Browsing by Subject "ilmastoliike"

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  • Savolainen, Sonja (Helsingin yliopisto, 2020)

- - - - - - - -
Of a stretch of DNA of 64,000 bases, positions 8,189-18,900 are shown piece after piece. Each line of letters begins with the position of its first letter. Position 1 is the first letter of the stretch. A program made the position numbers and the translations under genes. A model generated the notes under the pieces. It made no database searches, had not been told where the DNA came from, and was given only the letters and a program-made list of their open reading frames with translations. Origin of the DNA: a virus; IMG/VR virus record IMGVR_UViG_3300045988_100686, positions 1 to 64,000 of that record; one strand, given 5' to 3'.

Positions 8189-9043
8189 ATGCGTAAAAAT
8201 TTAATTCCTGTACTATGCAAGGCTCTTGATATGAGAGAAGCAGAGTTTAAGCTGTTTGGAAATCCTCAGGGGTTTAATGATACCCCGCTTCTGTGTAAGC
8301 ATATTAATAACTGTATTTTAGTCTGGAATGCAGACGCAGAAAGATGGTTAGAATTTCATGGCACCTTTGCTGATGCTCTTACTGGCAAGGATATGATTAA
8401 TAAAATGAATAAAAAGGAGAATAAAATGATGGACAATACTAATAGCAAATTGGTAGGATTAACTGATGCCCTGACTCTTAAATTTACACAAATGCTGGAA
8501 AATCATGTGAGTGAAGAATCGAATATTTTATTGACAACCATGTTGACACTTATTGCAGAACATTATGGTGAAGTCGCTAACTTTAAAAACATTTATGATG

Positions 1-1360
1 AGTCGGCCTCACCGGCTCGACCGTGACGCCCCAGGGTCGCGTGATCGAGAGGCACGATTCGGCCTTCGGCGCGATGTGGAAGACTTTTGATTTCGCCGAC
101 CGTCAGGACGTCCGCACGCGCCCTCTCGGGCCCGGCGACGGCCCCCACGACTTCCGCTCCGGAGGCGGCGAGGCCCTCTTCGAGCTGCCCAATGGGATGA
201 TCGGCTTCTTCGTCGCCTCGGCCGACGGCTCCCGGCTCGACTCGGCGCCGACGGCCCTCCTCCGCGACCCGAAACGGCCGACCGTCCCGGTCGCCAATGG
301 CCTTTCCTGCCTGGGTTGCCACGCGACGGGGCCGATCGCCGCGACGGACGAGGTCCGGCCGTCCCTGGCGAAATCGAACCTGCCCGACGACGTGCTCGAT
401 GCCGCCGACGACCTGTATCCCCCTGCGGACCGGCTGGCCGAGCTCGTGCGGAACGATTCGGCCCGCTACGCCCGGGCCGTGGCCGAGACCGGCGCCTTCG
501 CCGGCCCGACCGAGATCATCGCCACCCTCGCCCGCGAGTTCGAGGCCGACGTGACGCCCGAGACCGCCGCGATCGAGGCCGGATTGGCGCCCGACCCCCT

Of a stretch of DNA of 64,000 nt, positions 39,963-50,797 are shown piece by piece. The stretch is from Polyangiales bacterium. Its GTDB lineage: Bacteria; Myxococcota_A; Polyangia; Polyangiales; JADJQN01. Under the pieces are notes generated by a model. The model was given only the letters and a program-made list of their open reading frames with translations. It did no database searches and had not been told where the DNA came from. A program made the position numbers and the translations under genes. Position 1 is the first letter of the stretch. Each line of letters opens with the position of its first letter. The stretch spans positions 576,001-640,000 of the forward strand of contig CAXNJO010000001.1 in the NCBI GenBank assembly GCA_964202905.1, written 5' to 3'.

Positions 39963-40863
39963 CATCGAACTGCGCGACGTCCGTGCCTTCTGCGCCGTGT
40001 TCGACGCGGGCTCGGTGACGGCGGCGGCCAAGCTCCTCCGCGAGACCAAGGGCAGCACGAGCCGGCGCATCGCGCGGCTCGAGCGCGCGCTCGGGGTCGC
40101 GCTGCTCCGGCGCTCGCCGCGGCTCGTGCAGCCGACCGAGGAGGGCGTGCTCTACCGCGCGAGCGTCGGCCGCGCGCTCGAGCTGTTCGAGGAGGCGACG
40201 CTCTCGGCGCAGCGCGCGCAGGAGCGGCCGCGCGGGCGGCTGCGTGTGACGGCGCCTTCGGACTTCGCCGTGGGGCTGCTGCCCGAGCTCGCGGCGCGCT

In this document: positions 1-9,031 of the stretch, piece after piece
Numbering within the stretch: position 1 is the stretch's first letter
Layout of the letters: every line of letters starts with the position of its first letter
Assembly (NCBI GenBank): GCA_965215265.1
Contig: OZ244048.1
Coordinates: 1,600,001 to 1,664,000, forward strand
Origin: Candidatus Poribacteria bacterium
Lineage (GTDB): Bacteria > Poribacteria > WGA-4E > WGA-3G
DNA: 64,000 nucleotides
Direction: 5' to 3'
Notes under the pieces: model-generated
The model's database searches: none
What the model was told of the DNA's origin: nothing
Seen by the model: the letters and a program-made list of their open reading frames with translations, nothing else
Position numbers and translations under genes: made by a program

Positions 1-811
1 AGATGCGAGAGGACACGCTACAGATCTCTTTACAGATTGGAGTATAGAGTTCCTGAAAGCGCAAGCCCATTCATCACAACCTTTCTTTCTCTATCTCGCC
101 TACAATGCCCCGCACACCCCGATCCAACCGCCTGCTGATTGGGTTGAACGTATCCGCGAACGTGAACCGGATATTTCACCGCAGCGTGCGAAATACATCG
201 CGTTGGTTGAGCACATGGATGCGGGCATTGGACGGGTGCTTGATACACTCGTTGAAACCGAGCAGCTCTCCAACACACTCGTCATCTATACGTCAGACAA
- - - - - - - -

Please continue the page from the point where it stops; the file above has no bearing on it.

This master’s thesis investigates the dynamics between the climate movement and Finnish political parties in 2019. The climate movement mobilization overlapped two elections in Finland: the parliamentary elections in April and the European parliamentary elections in May. The research focuses on developments in the relationship before, during and after the elections, which will be analysed using the contentious politics approach and electoral contention mechanisms by Tilly, McAdam and Tarrow. This thesis uses a case study research design to examine the distinctive circumstances in which a global mobilization wave overlaps with two elections. The main set of data consists of all public tweets in Finnish twitter, which mention either ‘ilmastolakko’ (climate strike) or ‘#nytonpakko’ (#actnow) and were published in 2019. The tweets are collected using search engine technology and processed by extracting four datasets of tweets sent out by Finnish parliament members. The data is further investigated using various methods, such as network analysis. Statistics collected by the Finnish police force and survey data collected by researchers in climate protests are used to support the analysis. The analysis showed that the dynamics of the interaction between the climate movement and the political parties in Finland changed throughout 2019. Before the parliamentary elections in April 2019, the climate movement formed mutually beneficial electoral alliances with the Green League and the Left Alliance. The political parties took distance from the movement after the elections. A responsive mobilization of the climate movement after the elections showed increasing criticism towards politicians. Other parties did not significantly change their position towards the movement after the elections, although the Finns Party slightly increased the amount of criticism and the other parties slightly decreased the amount of support shown towards the movement. The developments in the movement-party relations were apparent in many ways: Indicators of the mechanisms of interaction were changes in the number of tweets published by MPs, the contents of the tweets, frequency and scale of climate protests and the support or criticism from the climate movement towards the political parties. The two waves of mobilization in Helsinki was supplemented by other types of mobilization, such as the launch of the ‘Korvaamaton’- campaign of development, climate and environmental organizations. This thesis shows that social media is a venue of movement-party interactions in more open media systems, where political elites transcend to Twitter networks. The existence of virtual political elites can have implications for social movements and the collective ‘conflict and alliance’ structure of politics. Further research should be conducted on the other venues in which movement-party interactions may occur and on other case studies, where social movement mobilization and elections occur simultaneously.